Sunday 5 February 2012

Emma pops up again

Emma Harrison made another appearance on the BBC today, this time on Pienaar's Politics on 5 Live.  I haven't listened to it yet.  Fortunately the Scottish Sunday Express has provided a summary of Harrison's views under the headline "PM warned over vulnerable families".  She is described as "the woman appointed by David Cameron to get families back into work".   And she's worried that the £26,000 benefits cap could harm some families with a number of seriously disabled children, families in which the parents are the full-time carers and which would cost the state millions without that parental care.  Can't argue with that.  And she's right that it's a "populist movement" (though I wouldn't use that phrase) that wants to cap benefits.  However, it grates when she says, "I know families ...".  We are always told that it's Harrison's personal knowledge of the unemployed which informs her opinions.  And she seems to row back a bit at the end of the article:"Of course we should reform welfare. We should make it work for today. Somehow it has become possible for 120,000 families to live on benefits. Now within that group of families there might be a small percentage who will always have to live on benefits because of some very, very extreme circumstances." 
If Harrison is going to use her position to challenge the government's more extreme moves, we can only applaud.  But she will need to be armed with some genuine figures.  And she will need to face some informed questioning about A4e's activities.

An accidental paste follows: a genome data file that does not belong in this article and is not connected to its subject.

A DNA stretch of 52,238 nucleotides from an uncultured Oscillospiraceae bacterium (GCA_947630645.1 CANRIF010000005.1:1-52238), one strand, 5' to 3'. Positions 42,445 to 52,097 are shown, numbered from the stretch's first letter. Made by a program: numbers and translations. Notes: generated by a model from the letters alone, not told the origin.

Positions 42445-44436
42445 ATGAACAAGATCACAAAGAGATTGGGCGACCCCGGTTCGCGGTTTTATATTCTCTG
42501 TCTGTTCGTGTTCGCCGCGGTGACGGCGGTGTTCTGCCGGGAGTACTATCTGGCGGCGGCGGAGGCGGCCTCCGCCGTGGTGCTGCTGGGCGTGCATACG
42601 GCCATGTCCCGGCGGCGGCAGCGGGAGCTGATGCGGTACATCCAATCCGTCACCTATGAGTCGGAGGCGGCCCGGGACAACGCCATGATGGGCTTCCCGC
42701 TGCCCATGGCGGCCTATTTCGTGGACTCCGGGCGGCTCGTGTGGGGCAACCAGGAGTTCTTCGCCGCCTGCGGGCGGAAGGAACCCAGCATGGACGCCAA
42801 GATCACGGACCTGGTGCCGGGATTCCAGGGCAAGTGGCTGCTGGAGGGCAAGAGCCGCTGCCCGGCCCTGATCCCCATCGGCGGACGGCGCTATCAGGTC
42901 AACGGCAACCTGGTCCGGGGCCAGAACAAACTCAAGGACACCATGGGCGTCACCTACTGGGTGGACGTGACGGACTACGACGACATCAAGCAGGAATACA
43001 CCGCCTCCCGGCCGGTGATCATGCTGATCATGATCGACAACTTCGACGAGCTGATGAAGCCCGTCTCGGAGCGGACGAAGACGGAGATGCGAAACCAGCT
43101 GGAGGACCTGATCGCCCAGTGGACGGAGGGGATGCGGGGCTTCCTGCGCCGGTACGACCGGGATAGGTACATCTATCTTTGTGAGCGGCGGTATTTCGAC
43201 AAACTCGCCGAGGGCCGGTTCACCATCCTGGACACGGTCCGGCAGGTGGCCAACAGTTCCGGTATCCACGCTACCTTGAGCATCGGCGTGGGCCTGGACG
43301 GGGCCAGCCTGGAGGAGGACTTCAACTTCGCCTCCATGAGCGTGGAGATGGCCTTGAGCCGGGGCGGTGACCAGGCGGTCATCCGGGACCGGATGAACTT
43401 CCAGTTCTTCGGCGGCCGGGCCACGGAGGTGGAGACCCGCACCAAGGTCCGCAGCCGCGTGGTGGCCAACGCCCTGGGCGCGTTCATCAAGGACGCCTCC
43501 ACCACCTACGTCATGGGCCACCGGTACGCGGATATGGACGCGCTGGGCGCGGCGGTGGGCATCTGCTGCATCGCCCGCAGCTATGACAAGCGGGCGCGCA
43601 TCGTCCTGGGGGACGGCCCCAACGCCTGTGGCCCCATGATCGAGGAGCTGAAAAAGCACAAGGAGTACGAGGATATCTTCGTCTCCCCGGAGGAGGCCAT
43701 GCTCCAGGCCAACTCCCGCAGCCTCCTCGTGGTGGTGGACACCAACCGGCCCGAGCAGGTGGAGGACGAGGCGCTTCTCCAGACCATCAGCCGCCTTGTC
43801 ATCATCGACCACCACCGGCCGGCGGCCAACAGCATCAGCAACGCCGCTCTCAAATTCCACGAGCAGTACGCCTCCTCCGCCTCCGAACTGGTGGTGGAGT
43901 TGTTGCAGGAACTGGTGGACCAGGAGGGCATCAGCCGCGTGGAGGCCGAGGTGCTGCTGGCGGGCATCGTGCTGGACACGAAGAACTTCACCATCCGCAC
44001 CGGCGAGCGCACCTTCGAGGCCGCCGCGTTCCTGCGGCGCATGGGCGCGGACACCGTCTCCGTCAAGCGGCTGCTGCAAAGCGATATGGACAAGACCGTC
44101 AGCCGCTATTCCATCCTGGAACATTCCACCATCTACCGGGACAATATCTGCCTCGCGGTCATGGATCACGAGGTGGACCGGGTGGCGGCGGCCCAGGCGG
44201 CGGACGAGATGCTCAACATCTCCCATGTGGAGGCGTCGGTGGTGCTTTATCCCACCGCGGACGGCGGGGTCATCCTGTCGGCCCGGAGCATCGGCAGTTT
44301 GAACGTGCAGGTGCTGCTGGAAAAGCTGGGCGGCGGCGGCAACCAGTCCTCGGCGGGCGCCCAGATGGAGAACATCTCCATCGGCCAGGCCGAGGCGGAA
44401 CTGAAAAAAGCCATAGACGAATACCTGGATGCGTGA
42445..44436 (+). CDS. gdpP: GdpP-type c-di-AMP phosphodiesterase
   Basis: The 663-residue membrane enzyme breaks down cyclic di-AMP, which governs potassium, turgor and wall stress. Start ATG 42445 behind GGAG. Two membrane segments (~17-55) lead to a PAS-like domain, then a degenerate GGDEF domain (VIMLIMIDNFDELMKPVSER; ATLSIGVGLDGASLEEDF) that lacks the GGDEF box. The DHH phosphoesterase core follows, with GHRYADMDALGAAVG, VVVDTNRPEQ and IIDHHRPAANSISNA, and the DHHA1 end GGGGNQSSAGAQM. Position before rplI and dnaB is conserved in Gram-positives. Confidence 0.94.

Perhaps I'll grit my teeth and listen to the programme tomorrow.

Monday:  Harrison's remarks have made other newspapers, including the Financial Times, (which thinks her remarks will be a blow to David Cameron), the Mirror (which says that the "Jobs Tsar" has turned on the Tories) and a brief piece in the Scotsman.  


  1. I caught about half of the program last night. John Pienaar gave Ms Harrison an easy ride (no surprise there).

    She was asked why Gordon Brown did not fully implement her Working Families program. Harrison mentioned that Brown was running out of time politcally and that he was not as enthused by the idea as Cameron apparantly is.

    I agree that IF Ms Harrison is going to be more vocal, then she has to accept where HER company (and the W2W sector in general) has gotten things so badly wrong. And continues to do so!

  2. What, Ms Harrison accepting that her company isnt doing the job when we all know she has earned £9.5 million last/this year(she apparently owns 85% of the shares).

    Forget the recession may be back, forget europe is crumbling, forget cuts everywhere except the work program. Forget that employers would rather hire migrant workers than the unemployed. Forget that show after show, article after article show that the unemployed are all lazy scroungers, or using fraud to get money.

    We all know how easy it is for the unemployed to live off the dole... sarcasm mode off.

  3. Went to the work programme this morning as 'mandatorily' expected. This company is a waste of government money, pointless ex recruitment consultants patronising and condescending to people who are, probably, much brighter than they are. The Cleggeron paid CDG about 63 million to cover the cancelled contracts, why not cancel the whole damn crap and create proper jobs with it. I'm on a back-to-work-course this week, apparently my jobseeking would be a "lot more fun if I were a lot less negative".

  4. An intersting video by John Harris on the Guardian Comment is Free site:

    Feel free to comment!


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